Pickleball and tennis are in a growing turf war. Some local tennis courts are becoming overrun by new sports enthusiasts. The sound of a tennis ball bouncing around is being replaced by paddles and the booming of a plastic Wiffle twack! With growing animosity between the two camps, can tennis and Pickleball co-exist?
There is enough room on the green asphalt for tennis and Pickleball. Tennis and Pickleball can co-exist. Tennis has been able to share courts with other racket games, and Pickleball should join the list. With rules regarding sound adhered to, tennis and Pickleball can co-exist peaceably.
Tennis courts have begun to accommodate Pickleball, but tennis players have griped against the new sport that has dropped onto the scene. Watching this sport blossom is an exciting experience. The pickleball invasion is here, and this unique sport isn’t going anywhere soon.
Tennis And Pickleball Sharing Courts
There is a way for the two sports to work together. It should be exciting to watch a new sport grow, and the court has room for both tennis and Pickleball. The tennis community simply needs to give Pickleball a chance.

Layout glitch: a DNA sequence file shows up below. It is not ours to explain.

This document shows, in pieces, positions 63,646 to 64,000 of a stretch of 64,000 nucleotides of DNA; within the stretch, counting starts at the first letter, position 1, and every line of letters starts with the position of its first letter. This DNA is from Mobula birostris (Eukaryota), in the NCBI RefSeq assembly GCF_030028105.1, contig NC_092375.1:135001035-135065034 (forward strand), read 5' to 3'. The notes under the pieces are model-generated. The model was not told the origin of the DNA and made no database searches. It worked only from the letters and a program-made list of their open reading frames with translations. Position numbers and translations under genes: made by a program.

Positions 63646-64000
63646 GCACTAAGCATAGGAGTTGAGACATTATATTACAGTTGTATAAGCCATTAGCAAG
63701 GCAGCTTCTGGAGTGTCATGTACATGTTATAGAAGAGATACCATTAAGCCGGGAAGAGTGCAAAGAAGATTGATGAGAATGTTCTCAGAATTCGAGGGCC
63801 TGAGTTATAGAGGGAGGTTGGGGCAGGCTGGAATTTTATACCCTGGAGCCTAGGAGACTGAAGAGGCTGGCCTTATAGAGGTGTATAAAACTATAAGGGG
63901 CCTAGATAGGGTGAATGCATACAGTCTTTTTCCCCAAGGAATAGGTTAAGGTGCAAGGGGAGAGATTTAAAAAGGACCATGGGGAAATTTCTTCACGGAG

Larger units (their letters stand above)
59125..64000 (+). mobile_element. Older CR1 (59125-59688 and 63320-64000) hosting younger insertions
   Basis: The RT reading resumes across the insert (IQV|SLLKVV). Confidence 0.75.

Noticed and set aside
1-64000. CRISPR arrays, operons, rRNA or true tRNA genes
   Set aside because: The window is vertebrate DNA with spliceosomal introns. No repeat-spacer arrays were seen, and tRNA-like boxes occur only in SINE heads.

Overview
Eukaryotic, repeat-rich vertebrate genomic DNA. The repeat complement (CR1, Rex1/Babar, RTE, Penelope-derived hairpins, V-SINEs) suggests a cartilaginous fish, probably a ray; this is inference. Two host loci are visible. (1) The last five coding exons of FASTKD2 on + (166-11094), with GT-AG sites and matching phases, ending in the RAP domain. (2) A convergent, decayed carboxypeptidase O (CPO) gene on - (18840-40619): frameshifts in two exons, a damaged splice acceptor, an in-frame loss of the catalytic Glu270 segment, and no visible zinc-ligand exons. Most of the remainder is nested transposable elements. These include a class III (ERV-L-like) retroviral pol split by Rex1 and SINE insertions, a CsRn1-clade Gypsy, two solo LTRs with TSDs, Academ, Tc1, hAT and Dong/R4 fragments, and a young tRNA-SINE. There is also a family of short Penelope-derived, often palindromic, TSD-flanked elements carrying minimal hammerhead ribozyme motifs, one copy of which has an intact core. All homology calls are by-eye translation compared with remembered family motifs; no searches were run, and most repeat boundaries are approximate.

Tennis players and Pickleballers will have to find a compromise as the demand for more Pickleball courts is skyrocketing. Pickleball isn’t a direct threat to tennis; the players simply need space to enjoy their pastime while enjoying more respect and community space.
Pickleball may not be recognized as an official sport yet, but over one million Americans have played it to date.
Pickleball has even caught the eye of celebrities. Those who have already picked up a paddle include the Kardashians and Bill and Melinda Gates. A segment of the Kardashians playing Pickleball aired on Keeping Up With The Kardashians, bringing the sport into the spotlight.
Pickleball may be stepping on the white tennis shoe-clad community that has already established itself as tennis players see their courts shrink into smaller spaces, with new lines and nets accommodating Pickleball players.